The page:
LGBTQ culture is better and bigger than ever, but it’s also chaos. Many people might write heartfelt, sincere think pieces about this. But I prefer to crack jokes. Instead of getting angry and defensive about all this change, wouldn’t it be better, and more healing, to laugh?

“Right now the LGBTQ community in America is in a really interesting place. We’re more accepted than ever, we can marry, we’ve made more progress in the last ten years than the three hundred before it. But we’re also in the midst of culture conflicts.”

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AE: You were always one of AE’s most opinionated and sharp-witted writers. This series seems like a natural transition. Are the characters relevant to your own life and observations?

CC: Why thank you. And yes, all the characters are very much inspired by people I know or know of. A lot of jokes and scenarios are pulled right out of my life or the life of my friends and then jazzed up a bit. Most of my friends don’t mind me shamelessly stealing all the best bits of their lives and putting it in a script. They’re good people.

AE: While at AE, you wrote often about lesbian culture, and the way lesbians are depicted on screen. What do you think TV and film are getting right and wrong about LGBT characters? As a lesbian what is TV and film getting right and wrong about lesbians specifically?

CC: TV and Film suck at lesbian characters and they’ve always sucked at lesbian characters. There are exceptions but they are far and few in between. Where to I begin? Lesbian characters are whiny, insecure, and obsessed with straight women. Doesn’t anyone else find that weirdly narcissistic of straight people? To make gay characters obsessed with straight characters? Get over yourselves, straight people. You’re not that cute.

Lesbian characters are depressing. So, so depressing. They’re always crying and sleeping with married women or crying and being rejected for their sexuality or crying and fighting. So much crying. Ugh.  The plot lines of most lesbian movies (written by straight men) can be summed up as “sexed up trauma porn.” Then you have lesbian supporting characters! They love HOME DEPOT HAR HAR HAR and are MANLY HAR HAR HAR HAR and MEAN HAR HAR HAR. They are cliche, one-dimensional punchlines. And they are played by straight women.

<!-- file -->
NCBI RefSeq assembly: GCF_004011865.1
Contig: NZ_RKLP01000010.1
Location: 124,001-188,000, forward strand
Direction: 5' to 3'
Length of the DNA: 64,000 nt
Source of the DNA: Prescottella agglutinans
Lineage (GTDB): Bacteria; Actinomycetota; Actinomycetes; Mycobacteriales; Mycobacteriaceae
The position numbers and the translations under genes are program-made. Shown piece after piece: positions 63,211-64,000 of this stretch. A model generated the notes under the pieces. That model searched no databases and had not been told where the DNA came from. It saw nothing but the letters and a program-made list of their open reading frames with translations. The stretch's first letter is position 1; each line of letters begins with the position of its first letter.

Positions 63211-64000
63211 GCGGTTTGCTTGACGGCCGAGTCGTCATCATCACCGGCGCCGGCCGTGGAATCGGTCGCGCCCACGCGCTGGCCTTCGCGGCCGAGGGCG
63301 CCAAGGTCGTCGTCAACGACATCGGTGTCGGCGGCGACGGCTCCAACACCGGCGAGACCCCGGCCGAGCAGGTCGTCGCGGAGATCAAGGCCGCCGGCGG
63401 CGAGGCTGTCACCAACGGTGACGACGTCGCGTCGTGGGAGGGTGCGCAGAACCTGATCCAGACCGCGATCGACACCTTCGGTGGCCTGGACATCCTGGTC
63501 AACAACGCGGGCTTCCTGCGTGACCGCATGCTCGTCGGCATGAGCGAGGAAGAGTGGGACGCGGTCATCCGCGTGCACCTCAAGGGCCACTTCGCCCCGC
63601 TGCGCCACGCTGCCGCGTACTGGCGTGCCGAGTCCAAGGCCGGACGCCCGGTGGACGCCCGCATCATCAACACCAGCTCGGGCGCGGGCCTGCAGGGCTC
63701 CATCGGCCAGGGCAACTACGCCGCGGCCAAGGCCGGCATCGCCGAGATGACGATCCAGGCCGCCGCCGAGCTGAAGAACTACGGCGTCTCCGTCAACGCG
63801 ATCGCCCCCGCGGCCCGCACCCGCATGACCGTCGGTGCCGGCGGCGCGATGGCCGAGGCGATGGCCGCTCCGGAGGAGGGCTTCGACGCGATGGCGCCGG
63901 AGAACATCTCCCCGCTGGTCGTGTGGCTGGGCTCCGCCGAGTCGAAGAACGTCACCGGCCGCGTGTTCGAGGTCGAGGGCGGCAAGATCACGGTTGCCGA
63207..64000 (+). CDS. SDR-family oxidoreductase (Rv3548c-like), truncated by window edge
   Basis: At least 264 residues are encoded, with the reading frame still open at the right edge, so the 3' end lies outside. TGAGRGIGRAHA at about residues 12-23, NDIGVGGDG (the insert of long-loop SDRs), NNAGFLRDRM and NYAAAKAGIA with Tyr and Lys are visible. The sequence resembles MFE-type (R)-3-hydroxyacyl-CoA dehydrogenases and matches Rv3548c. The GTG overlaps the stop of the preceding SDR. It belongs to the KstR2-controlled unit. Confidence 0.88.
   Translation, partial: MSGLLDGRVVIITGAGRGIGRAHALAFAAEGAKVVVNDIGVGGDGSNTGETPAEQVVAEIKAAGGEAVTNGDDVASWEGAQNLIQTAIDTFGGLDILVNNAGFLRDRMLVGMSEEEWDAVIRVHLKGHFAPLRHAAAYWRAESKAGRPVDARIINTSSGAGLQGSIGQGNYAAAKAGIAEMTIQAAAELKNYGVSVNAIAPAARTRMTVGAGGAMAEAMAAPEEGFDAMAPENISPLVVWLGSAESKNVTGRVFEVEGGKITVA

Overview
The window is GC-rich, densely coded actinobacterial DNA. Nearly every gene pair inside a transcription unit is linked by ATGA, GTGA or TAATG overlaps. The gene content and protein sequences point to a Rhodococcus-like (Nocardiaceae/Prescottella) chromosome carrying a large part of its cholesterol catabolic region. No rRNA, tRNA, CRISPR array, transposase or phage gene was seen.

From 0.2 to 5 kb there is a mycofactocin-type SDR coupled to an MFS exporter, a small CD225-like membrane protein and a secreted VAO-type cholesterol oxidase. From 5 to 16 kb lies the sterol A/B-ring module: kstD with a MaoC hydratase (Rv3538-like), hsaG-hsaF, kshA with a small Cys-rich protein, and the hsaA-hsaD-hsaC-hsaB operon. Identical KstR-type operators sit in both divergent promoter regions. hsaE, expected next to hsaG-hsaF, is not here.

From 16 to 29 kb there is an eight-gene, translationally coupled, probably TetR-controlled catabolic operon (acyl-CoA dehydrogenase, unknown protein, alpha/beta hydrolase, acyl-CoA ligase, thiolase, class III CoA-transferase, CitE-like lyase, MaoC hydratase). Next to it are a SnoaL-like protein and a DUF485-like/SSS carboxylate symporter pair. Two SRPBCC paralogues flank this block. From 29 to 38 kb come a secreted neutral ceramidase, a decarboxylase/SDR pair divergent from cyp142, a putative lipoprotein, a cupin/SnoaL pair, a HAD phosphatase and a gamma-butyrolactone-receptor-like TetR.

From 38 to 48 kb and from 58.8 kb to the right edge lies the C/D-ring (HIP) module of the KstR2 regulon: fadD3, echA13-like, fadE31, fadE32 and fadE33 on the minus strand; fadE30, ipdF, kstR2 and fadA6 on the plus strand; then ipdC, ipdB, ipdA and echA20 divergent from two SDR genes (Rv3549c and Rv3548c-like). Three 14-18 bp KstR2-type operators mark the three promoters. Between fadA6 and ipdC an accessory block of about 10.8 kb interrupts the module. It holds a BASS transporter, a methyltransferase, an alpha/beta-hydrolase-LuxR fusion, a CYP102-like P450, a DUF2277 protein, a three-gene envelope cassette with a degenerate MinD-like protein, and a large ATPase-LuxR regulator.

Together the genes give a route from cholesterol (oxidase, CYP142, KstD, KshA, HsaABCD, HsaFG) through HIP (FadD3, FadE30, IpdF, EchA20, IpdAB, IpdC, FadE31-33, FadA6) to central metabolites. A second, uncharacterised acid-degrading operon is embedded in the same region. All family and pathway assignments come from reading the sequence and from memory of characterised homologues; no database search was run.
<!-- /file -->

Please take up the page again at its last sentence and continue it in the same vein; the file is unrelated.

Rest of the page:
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AE: What is the main message behind Advocates?

CC: Laugh at yourself. Laugh at each other. It’s ok. And don’t settle for the same old gay character. We deserve gay characters whose storylines don’t begin and end with their sexuality. We deserve gay characters played by gay actors. We deserve lesbian heroines who are as complex and funny and strong as the lesbian women we know and are.

AE: How many episodes are in store for us?

CC: Two as of now! We are pitching ADVOCATES to various production companies and networks, and hopefully, we can take it further. I’ve written a whole season and it’s rad.

AE: Any message  for your AfterEllen readers?

CC: Dear AfterEllen readers: I love you very much. You meant more to me than you can imagine. I started writing for AfterEllen when I was 23. I stopped at 27. I grew up with you. And I was very lucky.  You can always talk to me. I hope you like ADVOCATES.

“Dear AfterEllen readers: I love you very much. You meant more to me than you can imagine. I started writing for AfterEllen when I was 23. I stopped at 27. I grew up with you. And I was very lucky.  You can always talk to me. I hope you like ADVOCATES.”

“ADVOCATES was written and directed by queer women. The cast and crew of ADVOCATES are overwhelmingly queer, with gay, bi, trans, pan, and lesbian people behind and in front of the camera. Even the soundtrack is composed of only LGBTQ artists: Fabiola Cristina, DEVMO, and No Girlfriends. We wanted to create something authentic, weird, and funny that allows LGBTQ audiences to laugh at themselves.” 

 Stay tuned for episode two of ADVOCATES and subscribe HERE. You can keep up with Chloë Curran on TWITTER, TUMBLR, and INSTAGRAM.
Photo of Chloe Curran via Facebook

Photo of Chloë Curran via Facebook